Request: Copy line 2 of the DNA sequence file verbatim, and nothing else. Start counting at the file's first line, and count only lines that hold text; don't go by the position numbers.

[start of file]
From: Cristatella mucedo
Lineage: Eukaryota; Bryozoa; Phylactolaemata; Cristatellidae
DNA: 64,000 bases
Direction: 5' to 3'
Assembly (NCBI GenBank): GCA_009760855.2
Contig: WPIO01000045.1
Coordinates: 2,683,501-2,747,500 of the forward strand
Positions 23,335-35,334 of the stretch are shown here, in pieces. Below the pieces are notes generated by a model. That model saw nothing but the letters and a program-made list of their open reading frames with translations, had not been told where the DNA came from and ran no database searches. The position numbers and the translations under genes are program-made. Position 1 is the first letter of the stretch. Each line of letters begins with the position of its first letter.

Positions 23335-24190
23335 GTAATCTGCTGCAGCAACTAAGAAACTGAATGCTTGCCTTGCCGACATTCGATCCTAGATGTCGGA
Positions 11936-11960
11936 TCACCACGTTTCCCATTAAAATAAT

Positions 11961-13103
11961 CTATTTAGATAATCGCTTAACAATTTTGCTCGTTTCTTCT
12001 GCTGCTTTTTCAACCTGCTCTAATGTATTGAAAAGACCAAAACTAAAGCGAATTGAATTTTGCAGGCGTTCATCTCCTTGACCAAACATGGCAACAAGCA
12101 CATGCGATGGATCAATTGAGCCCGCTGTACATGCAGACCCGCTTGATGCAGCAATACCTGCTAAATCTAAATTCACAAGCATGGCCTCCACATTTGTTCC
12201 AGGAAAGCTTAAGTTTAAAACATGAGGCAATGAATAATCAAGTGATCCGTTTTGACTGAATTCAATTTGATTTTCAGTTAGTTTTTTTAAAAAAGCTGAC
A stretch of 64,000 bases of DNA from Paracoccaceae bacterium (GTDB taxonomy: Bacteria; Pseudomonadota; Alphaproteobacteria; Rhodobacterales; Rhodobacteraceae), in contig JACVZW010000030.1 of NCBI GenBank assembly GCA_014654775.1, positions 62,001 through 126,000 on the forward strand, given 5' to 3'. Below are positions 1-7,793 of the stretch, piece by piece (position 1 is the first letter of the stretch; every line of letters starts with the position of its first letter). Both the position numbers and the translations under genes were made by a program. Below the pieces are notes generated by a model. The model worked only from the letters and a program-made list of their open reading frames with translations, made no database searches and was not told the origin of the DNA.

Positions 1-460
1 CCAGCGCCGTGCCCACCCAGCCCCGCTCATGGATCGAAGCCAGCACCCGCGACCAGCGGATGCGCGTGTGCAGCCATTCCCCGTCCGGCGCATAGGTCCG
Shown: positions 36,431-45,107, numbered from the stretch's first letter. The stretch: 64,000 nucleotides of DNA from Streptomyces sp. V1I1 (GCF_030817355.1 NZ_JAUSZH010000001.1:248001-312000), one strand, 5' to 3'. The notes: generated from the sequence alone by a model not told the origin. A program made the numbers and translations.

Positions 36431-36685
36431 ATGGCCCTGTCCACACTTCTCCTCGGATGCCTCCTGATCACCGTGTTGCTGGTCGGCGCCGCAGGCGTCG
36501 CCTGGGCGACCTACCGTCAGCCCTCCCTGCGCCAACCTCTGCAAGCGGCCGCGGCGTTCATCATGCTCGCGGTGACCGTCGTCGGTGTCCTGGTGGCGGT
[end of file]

Lineage: Eukaryota; Bryozoa; Phylactolaemata; Cristatellidae